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Wednesday, September 18, 2013

Edward Snowden, Malala Yousafzai nominees for Sakharov Prize for Freedom of Thought

Europe’s top human rights award, the Sakharov Prize for Freedomof Thought, could be awarded to Edward Snowden or Malala Yousafzai –two very different political activists.  Snowden has been charged with espionage and theft of government property by United States federal prosecutors.  He is known for leaking several top-secret United States and British government mass surveillance programs to the press. Snowden currently lives in an undisclosed location in Russia under temporary asylum.

Snowden’s nomination for the prize appears to be a slap at the United States by European lawmakers upset with the Obama administration’s foreign policies.  The nomination also comes after the British Parliament refused to participate in a military strike against Syria.

Malala Yousafzai isn’t a whistle-blower. She is a 14-year-oldPakistani girl who was shot in an assassination attempt by the Taliban while returning home on a school bus. She was shot in the head and neck. It was thought she would die, but her condition improved. 

The Taliban has since threatened to kill Yousafzai and her father.  The Taliban does not want women educated. They have banned girls from going to school.  Yousafzai is the face of the girls and women who live under Taliban rule. 

Yousafzai was nominated for the Sarkhov prize for her contributions to education and women’s rights activism.  She was also nominated for the International Children’s Peace Prize by South African activist Desmond Tutu.

Who do you think will receive the human rights award? Will it be whistle-blower Edward Snowden or education activist Malala Yousafzai?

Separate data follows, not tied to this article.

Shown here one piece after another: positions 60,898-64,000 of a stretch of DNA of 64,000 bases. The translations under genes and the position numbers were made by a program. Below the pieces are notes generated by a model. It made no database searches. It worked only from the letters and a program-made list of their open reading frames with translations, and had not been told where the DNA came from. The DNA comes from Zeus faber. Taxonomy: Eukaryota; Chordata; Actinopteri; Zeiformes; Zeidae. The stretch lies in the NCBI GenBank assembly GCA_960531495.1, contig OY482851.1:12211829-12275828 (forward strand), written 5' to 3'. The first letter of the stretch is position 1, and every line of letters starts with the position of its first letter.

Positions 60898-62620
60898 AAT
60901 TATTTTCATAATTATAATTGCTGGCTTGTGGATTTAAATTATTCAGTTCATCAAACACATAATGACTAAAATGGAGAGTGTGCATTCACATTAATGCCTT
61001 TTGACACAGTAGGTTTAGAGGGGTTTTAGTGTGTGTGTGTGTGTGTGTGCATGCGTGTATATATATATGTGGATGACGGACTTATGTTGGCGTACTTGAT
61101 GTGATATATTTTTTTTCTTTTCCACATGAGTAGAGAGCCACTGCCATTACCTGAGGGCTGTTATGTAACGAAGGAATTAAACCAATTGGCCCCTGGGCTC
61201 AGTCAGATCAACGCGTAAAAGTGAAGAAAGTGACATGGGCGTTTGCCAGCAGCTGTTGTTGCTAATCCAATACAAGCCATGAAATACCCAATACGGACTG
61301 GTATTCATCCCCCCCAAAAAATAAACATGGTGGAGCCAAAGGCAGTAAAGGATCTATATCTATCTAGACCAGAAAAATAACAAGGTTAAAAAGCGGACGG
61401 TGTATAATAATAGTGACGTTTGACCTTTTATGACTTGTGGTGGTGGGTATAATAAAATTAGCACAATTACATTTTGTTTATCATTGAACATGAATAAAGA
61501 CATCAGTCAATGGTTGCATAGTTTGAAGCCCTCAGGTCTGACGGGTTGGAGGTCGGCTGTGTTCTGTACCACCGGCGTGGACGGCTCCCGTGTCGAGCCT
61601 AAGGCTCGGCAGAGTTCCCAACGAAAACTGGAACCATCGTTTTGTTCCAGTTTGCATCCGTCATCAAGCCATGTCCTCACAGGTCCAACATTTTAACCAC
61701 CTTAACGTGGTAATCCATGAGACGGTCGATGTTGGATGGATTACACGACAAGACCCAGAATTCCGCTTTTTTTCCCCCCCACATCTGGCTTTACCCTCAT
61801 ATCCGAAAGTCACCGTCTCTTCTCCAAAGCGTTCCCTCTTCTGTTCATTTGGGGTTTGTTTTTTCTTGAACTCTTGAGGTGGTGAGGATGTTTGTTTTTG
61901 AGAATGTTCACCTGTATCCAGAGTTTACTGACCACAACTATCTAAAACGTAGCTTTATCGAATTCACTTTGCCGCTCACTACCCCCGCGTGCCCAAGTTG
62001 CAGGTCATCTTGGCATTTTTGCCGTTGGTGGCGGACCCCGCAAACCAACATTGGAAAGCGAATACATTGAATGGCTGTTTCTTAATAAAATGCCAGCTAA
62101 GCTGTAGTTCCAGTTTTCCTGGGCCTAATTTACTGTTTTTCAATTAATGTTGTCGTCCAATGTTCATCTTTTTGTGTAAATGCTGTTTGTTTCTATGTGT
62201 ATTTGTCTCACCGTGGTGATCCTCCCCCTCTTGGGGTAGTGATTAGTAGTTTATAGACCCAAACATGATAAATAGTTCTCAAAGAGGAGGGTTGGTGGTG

Saturday, September 14, 2013

Yemen human rights minister calls for child marriage ban

Nujood Ali, divorced at 10.

Last week an eight-year-old girl reportedly died following her marriage to man in his 40’s. It was reported that Rawan died last week after suffering from internal bleeding following sexual intercourse. Yemen’s rights minister said she was going to press for the minimum age of marriage to be raised to 18. 

Yemen does not have a minimum age requirement for marriage currently. A previous bill was introduced in 2009 that would have set the age minimum at 17. The bill was shelved after being blocked by ultraconservative lawmakers from the Islamist Al-Islah party. 

Huriya Mashhoor, Yemen’s rights minister, said she wanted to revive the bill and amend the age from 17 to 18. She said, “I wrote to the president of the chamber of deputies to re-file on the parliamentary agenda the bill limiting the age of marriage. We are asking to fix the legal age for marriage at 18, as Yemen is a signatory to the international conventions on children’s rights.”

Mashhoor made these statements after the government formed a committee to investigate reports about the eight-year-old girls death.  The governor of the Hajja province is claiming that Rawan is still alive. 

Ali a-Qaissi, the governor, told the official news agency SABA, “the young girl Rawan Abdo Hattan is still alive and normally lives with her family who, in turn, deny the whole thing.” He also added, “the young girl is currently in a social protection centre after undergoing physical and psychological tests in a public hospital.”
Mashhoor believed, prior to the government’s investigation and the governor’s announcement, that there could have been an attempt to silence the matter and cover up actual events.

Data from the United Nations in 2006 shows that 14 percent of girls in Yemen are married before the age of 15 and 52 percent are married before 18.  

Child marriage in Yemen quickly caught the attention of the world in 2008 when Nujood Ali, a 10-year-old, demanded a divorce from her 30-year-old abusive husband. Shortly after Nujood Ali bravely stood up for herself, Arwa Abdu Muhammad, came forward to complain that her husband had been beating and sexually abusing her for eight months. Arwa was 9-years-old at the time. 

(Photo: Book cover, public domain, wikimedia commons.)

Wednesday, September 11, 2013

Rape, Massacres, Child Soldiers used in Syrian Civil War

Child holds bullet casings (creative commons: hdptcar)